Digital Footprint Profile – v1.0.0

Digital Footprint Profile Logo

 

I just finished (for the most part) one of my recent projects, Digital Footprint Profile! This was one of the first projects I’ve done involving OAuth flows and connecting to external accounts and yet it didn’t turn out too bad at all.

What Is It?

This web application is a way for people to view their ‘digital footprint’ and is able to find simple things that should be removed for looking bad on them – Such as profanity, racial slurs, and tone.

Digital footprint is essentially what you have left on the internet. It is something you did, posted, commented, or favorited/liked. Looking at this information, colleges, employers, and many other agencies may use this information to gauge your maturity and your online presence. But most of all, you might be quite the jerk when taken out of context so this application doesn’t display context to help give a different perspective on things. One of the key concepts of anything with the internet is that it can be saved, forever. Once you post something, where ever it may be, it will be saved. This isn’t a pre-warning system, however it is a correction system. It lets you know about things that you have said in the past and should remove or revise. That being said, it isn’t like the newer The Simpsons episode “The Girl Code” and how it notifies you what could happen before you post but it does let you see what others will see after you post to help you learn for the future.

Why Did I Make It?

I was originally asked by my school district’s Positive Behavioral Interventions & Supports (PBIS) team. They were coming up with the idea of creating something for students to access to help them assess what they’ve said online and provide an easy way to clean all of that up. It will never be perfectly clean since what is posted is not deleted with most social media sites, but it does help in the sense that it gives them ideas of what should stay in your head or stay offline.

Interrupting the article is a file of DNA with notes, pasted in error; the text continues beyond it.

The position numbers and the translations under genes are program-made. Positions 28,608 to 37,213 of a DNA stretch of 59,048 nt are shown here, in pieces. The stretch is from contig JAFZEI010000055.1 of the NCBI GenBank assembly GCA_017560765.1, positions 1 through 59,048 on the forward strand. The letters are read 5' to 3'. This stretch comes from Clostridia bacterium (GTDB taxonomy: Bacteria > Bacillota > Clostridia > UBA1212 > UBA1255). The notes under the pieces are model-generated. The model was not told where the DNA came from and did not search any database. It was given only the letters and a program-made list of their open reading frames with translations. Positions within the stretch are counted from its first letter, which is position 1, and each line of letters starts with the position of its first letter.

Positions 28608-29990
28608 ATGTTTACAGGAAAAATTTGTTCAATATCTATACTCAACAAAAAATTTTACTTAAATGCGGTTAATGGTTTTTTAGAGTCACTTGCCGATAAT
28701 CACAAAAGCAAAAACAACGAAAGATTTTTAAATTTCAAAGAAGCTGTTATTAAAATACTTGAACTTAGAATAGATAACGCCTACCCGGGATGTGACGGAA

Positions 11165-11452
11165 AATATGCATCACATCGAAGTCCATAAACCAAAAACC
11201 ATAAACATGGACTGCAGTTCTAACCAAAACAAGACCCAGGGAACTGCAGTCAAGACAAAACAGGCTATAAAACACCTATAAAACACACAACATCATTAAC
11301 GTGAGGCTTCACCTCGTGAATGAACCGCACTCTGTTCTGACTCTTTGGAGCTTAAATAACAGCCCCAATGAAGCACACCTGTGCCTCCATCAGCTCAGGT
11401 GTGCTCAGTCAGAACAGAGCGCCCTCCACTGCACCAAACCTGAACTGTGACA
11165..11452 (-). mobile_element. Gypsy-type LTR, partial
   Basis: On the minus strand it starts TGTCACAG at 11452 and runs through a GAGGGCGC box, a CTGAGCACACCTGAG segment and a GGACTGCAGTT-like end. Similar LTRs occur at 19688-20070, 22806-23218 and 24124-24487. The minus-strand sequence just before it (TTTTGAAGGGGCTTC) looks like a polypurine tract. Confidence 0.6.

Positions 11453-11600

I accepted the task because it would be interesting to work with the OAuth flows for random social networks and see if I could make use of the data. Let alone, I don’t really like stereotypical social media users. Put together, it was more so a learning experience as I made a challenge to keep it as lightweight as possible by committing to not using a database (yes, no database at all) and not using frameworks (outside of what is included by the libraries I used).

How Does It Work?

The entire thing works by first asking each social network you want to scan for permission (OAuth) to view the content necessary to work. When the social network redirects you back, it downloads the most content the network will provide and stores it for use in the next step. When you’re done logging in with all your networks and click “Next”, all your posts that were received get sent through a scoring algorithm to make a simple sore of ten from several key points such as keywords and tone. It then filters anomalies and other posts that shouldn’t need attention by only showing ones with a score of three or higher. This method works quite well but doesn’t work well for longer posts where you might had one instance of profanity in a 300 word post.

Whats Next?

Many updates will come from this as I have learned a lot. The scoring algorithm needs to be refined by either implementing a new, more complex sentiment analysis library or adding multiple to improve accuracy across multiple forms of analysis. Secondly, machine learning would be nice to get into with this but would need a large sample size and such to be of any use. I’d also like to implement features to have loading bars and such while it pulls the content so the user doesn’t sit on a white loading page at the callback URL. Much will come and I will be keeping this updated because I do find it a particularly useful tool.

Release Notes

  • Initial Release

Full change log on GitHub.

Author: Zachary DuBois

I am a person who makes random things and likes to problem solve.